History

Guy Fawkes

On 5 November every year, the effigy of Guy Fawkes is still burned on bonfires across England in recognition of his part in the failed 'Gunpowder Plot' of 1605.

Fawkes didn't devise or lead the plot to assassinate James I, so why is he still singled out as one of British history's greatest villains more than 400 years after his death?


Picture: Print showing the Execution of Guy Fawkes, 1606 (engraving) by German School. Bridgeman Art Library Ltd

Features in:

The Gunpowder Plot
The Gunpowder Plot

Introduction

Execution of Guy Fawkes and associates, from Verratheren in England, 1606 Guy Fawkes

Highlights from BBC programmes Video (3)

More information about: Guy Fawkes

Guy Fawkes was born in April 1570 in York. Although his immediate family were all Protestants, in keeping with the accepted religious practice in England at the time, his maternal grandparents were 'recusant' Catholics, who refused to attend Protestant services. When Guy was eight, his father died and his widowed mother married a Catholic, Dionis Baynbrigge. It was these early influences that were to forge Fawkes' convictions as an adult.

Fawkes and Spain

By the time he was 21 he had sold the estate his father had left him and gone to Europe to fight for Catholic Spain against the Protestant Dutch republic in the Eighty Years War. His military career went well and by 1603 he had been recommended for a captaincy. He had also adopted the Italian variant of his name, becoming known as 'Guido'.

In the same year, he travelled to Spain to petition the king, Philip III, for support in fomenting a rebellion in England against the "heretic" James I. Despite the fact that Spain and Britain were still, technically, at war, Philip refused.

"A man highly skilled in matters of war"

Personally, Fawkes was an imposing man. His former school friend Oswald Tesimond, who had become a Jesuit Catholic priest, described him as "pleasant of approach and cheerful of manner, opposed to quarrels and strife ... loyal to his friends".

Tesimond also claimed Fawkes was "a man highly skilled in matters of war", while the historian Antonia Fraser described him as "a tall, powerfully built man, with thick reddish-brown hair, a flowing moustache in the tradition of the time, and a bushy reddish-brown beard... a man of action ... capable of intelligent argument as well as physical endurance, somewhat to the surprise of his enemies."

Fawkes is drawn into the plot

It was while on campaign fighting for Spain in Flanders that Fawkes was approached by Thomas Wintour, one of the plotters, and asked to join what would become known as the Gunpowder Plot, under the leadership of Robert Catesby.

His expertise with gunpowder gave him a key - and very perilous - role in the conspiracy, to source and ignite the explosive. But 18 months of careful planning was foiled with just hours to go, when he was arrested at midnight on 4 November 1605 beneath the House of Lords. Thirty-six barrels of gunpowder were found stacked in the cellar directly below where the king would have been sitting for the opening of parliament the next day.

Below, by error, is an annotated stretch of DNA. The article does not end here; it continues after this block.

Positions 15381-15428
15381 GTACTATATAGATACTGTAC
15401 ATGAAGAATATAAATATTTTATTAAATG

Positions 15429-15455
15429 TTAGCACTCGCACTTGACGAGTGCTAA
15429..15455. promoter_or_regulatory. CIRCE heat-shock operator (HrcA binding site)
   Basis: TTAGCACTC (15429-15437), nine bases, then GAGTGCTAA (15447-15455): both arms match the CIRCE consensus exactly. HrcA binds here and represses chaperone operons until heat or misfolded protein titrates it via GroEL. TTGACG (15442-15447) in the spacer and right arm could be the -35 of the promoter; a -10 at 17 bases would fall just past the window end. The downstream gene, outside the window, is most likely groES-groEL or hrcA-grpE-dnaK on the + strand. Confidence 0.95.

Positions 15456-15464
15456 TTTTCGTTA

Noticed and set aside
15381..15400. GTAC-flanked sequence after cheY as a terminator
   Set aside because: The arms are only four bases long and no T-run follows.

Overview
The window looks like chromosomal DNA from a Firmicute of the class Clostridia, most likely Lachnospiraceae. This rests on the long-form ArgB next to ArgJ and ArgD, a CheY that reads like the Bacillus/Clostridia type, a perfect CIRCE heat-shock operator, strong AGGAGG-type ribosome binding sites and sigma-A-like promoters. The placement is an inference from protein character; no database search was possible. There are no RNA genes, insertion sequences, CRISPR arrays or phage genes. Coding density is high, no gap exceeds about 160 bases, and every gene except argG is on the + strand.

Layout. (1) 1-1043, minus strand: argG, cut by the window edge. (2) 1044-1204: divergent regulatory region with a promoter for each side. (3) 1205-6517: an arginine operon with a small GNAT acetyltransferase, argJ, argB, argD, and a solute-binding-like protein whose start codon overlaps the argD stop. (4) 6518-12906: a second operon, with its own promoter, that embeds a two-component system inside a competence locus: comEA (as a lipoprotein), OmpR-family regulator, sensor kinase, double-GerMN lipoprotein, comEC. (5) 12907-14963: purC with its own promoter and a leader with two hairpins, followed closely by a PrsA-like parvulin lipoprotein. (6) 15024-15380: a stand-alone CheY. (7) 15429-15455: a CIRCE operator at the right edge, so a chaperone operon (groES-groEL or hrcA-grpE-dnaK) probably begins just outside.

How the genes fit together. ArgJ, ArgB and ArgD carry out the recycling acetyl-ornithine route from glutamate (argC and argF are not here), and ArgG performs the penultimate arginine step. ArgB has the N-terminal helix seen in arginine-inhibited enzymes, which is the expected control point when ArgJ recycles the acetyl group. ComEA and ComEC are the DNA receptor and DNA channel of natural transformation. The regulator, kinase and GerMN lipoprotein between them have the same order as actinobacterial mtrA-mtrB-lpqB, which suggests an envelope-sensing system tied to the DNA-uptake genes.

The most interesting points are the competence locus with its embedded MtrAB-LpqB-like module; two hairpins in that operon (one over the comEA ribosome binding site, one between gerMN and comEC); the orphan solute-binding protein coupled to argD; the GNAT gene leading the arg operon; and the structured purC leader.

The foiling of the plot had been expertly engineered by James I's spymaster, Robert Cecil. Fawkes was subjected to various tortures, including the rack. Torture was technically illegal, and James I was personally required to give a licence for Fawkes to endure its ravages.

While just the threat of torture was enough to break the resolve of many, Fawkes withstood two days of the most terrible pain before he confessed all. Famously, his signature on his confession was that of a shattered and broken man, the ill-formed letters telling the story of a someone who was barely able to hold a quill. His fortitude throughout had impressed James I, who said he admired Fawkes' "Roman resolution".

Fawkes was sentenced to the traditional traitors' death - to be 'hanged, drawn and quartered'. In the event, he jumped from the gallows, breaking his own neck and thereby avoiding the horror of being cut down while still alive, having his testicles cut off and his stomach opened and his guts spilled before his eyes. His lifeless body was hacked into quarters and his remains sent to "the four corners of the kingdom" as a warning to others.

The burning of the 'guy'

Guy Fawkes instantly became a national bogeyman and the embodiment of Catholic extremism. It was a propaganda coup for the Protestant English and served as a pretext for further repression of Catholics that would not be completely lifted for another 200 years.

It is perhaps surprising that Fawkes and not the charismatic ring-leader Robert Catesby is remembered, but it was Fawkes who was caught red-handed under the Houses of Parliament, Fawkes who refused to speak under torture, and Fawkes who was publicly executed. Catesby, by contrast, was killed evading capture and was never tried.

Through the centuries the Guy Fawkes legend has become ever-more entrenched, and by the 19th Century it was his effigy that was being placed on the bonfires that were lit annually to commemorate the failure of the plot.